Familiar scenes from Cottage Grove, Newport and elsewhere echo “Fargo” in a Sundance Film Festival entrant getting rave reviews.
The wind-swept plains of Fargo they’re not. But Newport, Cottage Grove and Afton come pretty darn close, you betcha.
And much like the Red River Valley city made famous in the dark comedy “Fargo” 18 years ago, those towns and their citizens are getting their big moment on the silver screen this week in a movie drawing rave reviews at the renowned Sundance Film Festival in Utah.
It was a year ago this week that about three dozen crew members led by the Texas-based filmmaking brothers David and Nathan Zellner arrived to film scenes for the movie “Kumiko, the Treasure Hunter.” It premiered Monday and has been playing all week at the festival, where it is in contention for the gold medal for best U.S. drama.
Keeping its work largely under wraps, the film crew was in the east metro area for several weeks, shooting at Afton State Park, the Afton Alps ski area, and Boyd’s Motel and the North Pole Restaurant in Newport. It also shot desolate wintry scenes in rural Cottage Grove aimed at mimicking those from “Fargo,” the movie shot in Minnesota by another pair of brothers, Joel and Ethan Coen.
“Kumiko” and “Fargo” are inextricably linked. “Kumiko” tells the story of a lonely Japanese woman, the title character, who is living a stilted life working in an office and who becomes convinced that a satchel holding $1 million in ransom in the movie “Fargo” is real (that film, after all, had slyly labeled itself as “Based on a True Story”).
In “Fargo,” the money was buried along a snowy fence line by a bumbling kidnapper (Steve Buscemi), whose jaw was shot to pieces. After watching “Fargo” over and over, Kumiko goes on a quest to the United States in search of the mythical treasure.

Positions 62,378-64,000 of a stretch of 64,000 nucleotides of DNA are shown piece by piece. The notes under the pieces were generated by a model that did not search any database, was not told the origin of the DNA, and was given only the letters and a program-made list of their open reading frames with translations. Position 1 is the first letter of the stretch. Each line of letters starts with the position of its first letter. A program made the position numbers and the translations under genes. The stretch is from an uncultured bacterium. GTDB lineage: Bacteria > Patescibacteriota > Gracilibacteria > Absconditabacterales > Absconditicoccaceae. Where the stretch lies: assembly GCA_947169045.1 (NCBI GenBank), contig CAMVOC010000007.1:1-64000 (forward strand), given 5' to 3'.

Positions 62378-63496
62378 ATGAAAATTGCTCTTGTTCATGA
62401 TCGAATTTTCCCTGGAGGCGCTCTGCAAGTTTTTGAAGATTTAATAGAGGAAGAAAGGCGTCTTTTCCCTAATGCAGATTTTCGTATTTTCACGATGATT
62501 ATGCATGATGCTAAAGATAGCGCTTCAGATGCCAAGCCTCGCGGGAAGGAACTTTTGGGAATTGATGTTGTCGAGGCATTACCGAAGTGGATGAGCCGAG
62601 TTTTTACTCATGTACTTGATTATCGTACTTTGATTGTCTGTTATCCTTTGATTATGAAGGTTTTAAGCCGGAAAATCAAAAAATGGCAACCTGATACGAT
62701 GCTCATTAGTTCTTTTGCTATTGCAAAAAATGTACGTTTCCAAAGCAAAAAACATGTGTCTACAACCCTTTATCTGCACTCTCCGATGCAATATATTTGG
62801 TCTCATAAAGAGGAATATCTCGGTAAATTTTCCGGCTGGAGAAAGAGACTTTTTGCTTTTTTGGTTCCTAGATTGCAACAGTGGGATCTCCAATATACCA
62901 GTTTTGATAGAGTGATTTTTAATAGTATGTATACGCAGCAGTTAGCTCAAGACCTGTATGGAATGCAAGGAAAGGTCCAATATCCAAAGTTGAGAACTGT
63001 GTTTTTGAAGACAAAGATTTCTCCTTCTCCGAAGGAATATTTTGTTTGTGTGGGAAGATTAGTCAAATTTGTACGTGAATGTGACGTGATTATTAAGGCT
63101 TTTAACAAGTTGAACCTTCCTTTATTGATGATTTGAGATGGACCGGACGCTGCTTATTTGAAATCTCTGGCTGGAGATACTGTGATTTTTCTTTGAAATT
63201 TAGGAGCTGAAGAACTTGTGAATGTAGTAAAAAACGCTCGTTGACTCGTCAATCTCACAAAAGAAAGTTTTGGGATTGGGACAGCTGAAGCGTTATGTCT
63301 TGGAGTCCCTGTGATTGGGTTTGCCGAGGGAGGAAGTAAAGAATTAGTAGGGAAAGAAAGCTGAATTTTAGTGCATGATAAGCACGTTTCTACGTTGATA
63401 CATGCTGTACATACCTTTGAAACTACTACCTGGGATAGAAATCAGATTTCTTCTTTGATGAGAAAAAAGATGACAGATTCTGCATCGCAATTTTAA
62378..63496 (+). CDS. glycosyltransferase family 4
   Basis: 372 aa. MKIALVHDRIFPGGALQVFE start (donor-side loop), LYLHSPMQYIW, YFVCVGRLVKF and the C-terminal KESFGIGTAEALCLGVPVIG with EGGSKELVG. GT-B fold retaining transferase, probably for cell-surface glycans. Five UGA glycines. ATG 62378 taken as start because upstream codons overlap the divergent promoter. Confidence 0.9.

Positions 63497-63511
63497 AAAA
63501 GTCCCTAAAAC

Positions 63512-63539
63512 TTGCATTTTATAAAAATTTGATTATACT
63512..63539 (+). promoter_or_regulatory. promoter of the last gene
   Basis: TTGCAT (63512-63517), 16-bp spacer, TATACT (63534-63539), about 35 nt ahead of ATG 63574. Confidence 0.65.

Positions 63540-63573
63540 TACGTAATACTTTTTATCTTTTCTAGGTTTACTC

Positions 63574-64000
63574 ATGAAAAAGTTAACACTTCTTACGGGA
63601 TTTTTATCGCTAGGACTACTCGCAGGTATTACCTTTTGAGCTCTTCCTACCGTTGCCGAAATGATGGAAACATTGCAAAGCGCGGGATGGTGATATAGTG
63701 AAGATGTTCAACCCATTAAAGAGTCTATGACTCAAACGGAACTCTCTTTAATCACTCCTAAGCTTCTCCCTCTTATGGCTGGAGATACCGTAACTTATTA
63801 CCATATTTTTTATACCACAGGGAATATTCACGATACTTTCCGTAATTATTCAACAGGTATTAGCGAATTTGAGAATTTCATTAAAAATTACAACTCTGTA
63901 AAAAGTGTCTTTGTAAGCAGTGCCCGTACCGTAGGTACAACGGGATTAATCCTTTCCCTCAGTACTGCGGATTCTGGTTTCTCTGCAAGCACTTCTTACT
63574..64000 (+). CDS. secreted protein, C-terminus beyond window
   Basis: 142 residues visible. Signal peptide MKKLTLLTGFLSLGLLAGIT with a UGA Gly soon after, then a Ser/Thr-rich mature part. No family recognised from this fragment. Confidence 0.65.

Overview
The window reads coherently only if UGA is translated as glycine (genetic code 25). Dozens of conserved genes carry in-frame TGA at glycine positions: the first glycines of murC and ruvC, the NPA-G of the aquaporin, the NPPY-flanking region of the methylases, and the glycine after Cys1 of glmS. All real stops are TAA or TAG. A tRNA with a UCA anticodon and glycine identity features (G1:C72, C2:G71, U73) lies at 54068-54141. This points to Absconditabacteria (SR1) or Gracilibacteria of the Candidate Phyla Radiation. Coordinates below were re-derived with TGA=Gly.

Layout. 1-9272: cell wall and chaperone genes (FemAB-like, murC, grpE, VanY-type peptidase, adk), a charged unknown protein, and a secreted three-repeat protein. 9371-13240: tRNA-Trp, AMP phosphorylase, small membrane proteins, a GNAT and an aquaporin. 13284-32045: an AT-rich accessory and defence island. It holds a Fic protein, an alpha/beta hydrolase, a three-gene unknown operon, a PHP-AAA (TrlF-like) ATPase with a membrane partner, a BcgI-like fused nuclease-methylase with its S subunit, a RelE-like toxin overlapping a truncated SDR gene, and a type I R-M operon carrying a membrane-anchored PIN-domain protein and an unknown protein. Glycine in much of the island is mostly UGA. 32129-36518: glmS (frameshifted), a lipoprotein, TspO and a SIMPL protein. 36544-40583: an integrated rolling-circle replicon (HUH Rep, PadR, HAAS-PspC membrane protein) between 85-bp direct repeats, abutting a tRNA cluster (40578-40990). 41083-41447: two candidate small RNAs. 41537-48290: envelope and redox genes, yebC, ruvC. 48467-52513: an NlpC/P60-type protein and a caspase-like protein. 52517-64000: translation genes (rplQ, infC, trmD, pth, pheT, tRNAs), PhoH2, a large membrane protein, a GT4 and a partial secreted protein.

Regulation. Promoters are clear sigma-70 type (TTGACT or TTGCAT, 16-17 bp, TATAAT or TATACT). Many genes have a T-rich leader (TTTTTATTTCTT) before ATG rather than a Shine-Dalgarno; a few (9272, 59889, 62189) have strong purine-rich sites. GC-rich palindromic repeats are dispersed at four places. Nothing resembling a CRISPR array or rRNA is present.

Such a woman did exist — in urban myth at least, furthering the movie’s art-imitates-life-imitates-art-again twist.
In November 2001, a 28-year-old Tokyo woman, Takako Konishi, was found dead from suicide in a grove of trees near Detroit Lakes, Minn. Police surmised that she, too, had been looking for the fictional “Fargo” loot. It made for a good story, but turned out to be untrue. The unwinding of the myth is told in a 2003 documentary, “This Is a True Story.”
Since “Fargo” is set in 1987, the Zellners — who wrote, directed, produced, edited and have roles in “Kumiko” — were looking for sites that fit the period and scenery reminiscent of the high plains, said Anne Healy, a 25-year film location veteran based in the Twin Cities. With her help, they found both in Washington County.
“They already knew what they wanted to film. When they flew up here from Texas, it was a lot like it is now — super cold,” Healy said.
They were enthralled with the bleak midwinter whiteness, which she said is exactly what they were seeking. “A lot of the things in ‘Fargo’ celebrated that kind of imagery.”
The Zellners were enthusiastic and friendly, she added, putting everyone at ease. “Kumiko” is by far their biggest project, with Oscar nominee Rinko Kikuchi in the title role. The film has been about a decade in the making.
“Thank God there was plenty of snow,” Healy said. “They had brought a guy from L.A. to make snow, but he basically sat around and did nothing. He felt kind of bad, but we didn’t need him. It snowed pretty much on cue for us.”
A farm field along a lonely stretch of Manning Avenue in Cottage Grove replicated the site where the “Fargo” loot was to have been hidden. And the crew spent 2½ days filming scenes at Boyd’s Motel in Newport, said owner Dhaval Bhakta. “I guess they liked the background, and they like the look of our motel sign, which is kind of older looking,” he said.
A year before shooting interior scenes at the North Pole restaurant and adjacent Newport Drug, the Zellners had scouted the locations and liked what they saw, said Brian North, who operates the businesses with his sister and parents. The Norths built the shopping center housing the businesses in 1952, and the buildings hadn’t changed much since a remodeling in the 1980s. The restaurant has since been expanded and upgraded again.
Older model cars were brought in and parked in the lot. The filmmakers also hired eight local extras to mingle in the background, North said. “They were looking for people aged 55 and over, except for one younger man, which is kind of what most of our clientele is.”
The crew spent an entire night, from 7 p.m. to 5 a.m., filming in the restaurant and the drugstore. North stayed on hand to offer help, such as making sure sounds from appliances didn’t interfere with shooting.
“I had no idea how much work goes into a film,” North said, describing how the restaurant was jammed with crew members and lighting and sound gear. “They did take after take after take to get everything in the scene just right.”